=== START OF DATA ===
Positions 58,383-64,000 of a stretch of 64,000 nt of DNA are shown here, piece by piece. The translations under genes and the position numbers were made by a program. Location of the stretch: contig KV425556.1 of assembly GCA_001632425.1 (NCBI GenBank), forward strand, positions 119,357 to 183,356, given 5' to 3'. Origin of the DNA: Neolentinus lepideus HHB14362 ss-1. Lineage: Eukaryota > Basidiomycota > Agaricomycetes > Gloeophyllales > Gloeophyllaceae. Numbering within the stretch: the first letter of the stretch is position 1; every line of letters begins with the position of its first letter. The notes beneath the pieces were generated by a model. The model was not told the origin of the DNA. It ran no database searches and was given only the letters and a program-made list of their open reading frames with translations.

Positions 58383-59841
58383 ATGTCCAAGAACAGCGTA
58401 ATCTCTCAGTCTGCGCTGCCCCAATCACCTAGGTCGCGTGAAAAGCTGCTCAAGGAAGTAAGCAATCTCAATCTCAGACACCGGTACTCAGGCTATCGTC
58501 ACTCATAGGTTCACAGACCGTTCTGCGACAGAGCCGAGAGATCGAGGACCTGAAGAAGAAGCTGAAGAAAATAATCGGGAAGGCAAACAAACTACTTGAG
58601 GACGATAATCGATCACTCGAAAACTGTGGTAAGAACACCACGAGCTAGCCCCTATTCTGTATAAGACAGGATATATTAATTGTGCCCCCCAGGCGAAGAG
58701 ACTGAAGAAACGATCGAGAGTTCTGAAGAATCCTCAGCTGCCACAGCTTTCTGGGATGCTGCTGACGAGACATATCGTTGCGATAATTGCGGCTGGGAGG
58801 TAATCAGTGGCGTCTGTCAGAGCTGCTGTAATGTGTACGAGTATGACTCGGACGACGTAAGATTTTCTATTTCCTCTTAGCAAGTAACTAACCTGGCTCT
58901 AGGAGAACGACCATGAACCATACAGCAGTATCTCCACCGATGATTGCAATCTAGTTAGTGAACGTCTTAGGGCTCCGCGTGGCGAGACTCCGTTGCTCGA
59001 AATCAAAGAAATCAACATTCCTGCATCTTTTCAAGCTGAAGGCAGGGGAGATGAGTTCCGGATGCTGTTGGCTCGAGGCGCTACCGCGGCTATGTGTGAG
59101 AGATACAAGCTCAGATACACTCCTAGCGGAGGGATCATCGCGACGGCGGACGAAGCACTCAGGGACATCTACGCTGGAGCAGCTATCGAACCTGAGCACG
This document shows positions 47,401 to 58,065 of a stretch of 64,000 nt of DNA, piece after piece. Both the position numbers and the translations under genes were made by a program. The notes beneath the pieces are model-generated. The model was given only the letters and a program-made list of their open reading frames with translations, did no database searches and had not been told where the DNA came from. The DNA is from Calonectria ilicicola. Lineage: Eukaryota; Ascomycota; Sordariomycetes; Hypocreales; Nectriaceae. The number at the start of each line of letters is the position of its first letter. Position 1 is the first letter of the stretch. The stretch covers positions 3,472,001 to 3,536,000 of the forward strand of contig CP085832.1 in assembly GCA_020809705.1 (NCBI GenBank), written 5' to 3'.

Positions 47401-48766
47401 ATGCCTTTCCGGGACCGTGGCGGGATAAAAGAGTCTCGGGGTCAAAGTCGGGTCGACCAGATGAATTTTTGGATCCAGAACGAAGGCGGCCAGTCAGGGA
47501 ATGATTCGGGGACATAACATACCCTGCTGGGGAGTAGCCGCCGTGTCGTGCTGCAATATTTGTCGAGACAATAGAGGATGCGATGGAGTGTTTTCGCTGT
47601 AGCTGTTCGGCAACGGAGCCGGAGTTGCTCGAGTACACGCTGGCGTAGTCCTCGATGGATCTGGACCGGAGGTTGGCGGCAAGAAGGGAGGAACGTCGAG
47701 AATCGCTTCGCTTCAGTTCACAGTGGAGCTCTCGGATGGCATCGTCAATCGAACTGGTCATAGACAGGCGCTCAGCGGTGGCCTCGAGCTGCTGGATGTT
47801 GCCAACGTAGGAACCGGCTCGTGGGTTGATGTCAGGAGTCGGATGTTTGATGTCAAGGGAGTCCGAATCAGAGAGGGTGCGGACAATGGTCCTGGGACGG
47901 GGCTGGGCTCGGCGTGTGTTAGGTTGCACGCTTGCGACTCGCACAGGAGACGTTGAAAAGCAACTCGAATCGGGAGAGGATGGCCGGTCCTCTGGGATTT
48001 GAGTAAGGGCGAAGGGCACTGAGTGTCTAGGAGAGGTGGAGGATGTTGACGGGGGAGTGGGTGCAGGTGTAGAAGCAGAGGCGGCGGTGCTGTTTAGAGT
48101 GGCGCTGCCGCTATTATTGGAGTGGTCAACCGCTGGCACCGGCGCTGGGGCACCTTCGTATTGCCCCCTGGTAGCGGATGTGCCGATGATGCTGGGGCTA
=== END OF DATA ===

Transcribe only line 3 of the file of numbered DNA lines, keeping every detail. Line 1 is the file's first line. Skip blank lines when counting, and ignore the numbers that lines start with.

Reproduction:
58383 ATGTCCAAGAACAGCGTA